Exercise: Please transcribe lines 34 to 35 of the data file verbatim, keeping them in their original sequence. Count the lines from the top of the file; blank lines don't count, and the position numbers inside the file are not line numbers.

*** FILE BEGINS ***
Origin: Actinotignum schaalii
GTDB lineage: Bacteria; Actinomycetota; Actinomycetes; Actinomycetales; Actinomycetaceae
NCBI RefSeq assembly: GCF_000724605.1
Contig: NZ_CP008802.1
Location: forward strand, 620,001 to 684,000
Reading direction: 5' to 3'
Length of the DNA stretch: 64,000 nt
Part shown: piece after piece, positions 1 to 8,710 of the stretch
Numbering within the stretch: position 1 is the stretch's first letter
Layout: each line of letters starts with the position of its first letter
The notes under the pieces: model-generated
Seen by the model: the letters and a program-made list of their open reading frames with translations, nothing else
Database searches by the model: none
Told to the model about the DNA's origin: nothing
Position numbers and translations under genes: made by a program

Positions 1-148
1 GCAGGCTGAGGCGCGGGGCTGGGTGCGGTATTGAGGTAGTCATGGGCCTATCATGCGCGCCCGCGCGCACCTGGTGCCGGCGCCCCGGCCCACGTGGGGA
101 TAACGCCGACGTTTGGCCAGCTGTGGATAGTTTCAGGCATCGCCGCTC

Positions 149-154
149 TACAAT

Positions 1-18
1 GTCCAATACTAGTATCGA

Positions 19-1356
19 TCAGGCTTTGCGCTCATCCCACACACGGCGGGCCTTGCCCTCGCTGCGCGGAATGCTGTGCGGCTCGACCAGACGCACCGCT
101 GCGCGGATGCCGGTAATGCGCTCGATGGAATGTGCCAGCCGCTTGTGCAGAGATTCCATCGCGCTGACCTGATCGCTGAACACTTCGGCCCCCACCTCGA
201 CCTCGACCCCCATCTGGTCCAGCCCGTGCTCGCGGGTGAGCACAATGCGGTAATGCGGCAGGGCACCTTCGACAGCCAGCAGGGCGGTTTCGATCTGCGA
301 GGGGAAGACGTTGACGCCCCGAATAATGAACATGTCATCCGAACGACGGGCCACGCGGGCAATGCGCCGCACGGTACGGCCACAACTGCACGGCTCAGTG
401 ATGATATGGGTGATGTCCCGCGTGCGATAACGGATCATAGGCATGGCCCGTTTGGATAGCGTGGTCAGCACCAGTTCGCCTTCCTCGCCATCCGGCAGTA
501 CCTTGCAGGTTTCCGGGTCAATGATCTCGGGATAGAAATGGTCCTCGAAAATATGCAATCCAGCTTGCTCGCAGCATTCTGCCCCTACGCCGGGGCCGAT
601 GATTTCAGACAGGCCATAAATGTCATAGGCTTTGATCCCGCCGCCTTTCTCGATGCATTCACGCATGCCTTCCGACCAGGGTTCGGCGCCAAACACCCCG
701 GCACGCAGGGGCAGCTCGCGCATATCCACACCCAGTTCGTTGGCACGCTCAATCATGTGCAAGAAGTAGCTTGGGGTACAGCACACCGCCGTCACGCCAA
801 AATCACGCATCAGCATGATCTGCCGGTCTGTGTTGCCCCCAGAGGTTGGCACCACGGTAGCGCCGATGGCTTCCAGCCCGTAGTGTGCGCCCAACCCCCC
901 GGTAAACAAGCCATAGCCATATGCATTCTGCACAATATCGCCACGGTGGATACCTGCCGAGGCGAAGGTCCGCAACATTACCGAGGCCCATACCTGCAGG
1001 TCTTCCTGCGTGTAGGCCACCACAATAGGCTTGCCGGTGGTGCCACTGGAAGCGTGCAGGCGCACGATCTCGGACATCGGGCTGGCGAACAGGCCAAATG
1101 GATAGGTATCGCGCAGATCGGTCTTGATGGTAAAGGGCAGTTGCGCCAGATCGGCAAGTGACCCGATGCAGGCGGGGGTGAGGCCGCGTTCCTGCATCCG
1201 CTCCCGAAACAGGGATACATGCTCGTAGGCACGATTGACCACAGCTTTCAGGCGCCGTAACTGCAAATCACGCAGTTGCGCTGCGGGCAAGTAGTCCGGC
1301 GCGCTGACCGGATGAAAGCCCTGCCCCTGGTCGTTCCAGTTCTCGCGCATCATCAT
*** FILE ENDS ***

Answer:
1001 TCTTCCTGCGTGTAGGCCACCACAATAGGCTTGCCGGTGGTGCCACTGGAAGCGTGCAGGCGCACGATCTCGGACATCGGGCTGGCGAACAGGCCAAATG
1101 GATAGGTATCGCGCAGATCGGTCTTGATGGTAAAGGGCAGTTGCGCCAGATCGGCAAGTGACCCGATGCAGGCGGGGGTGAGGCCGCGTTCCTGCATCCG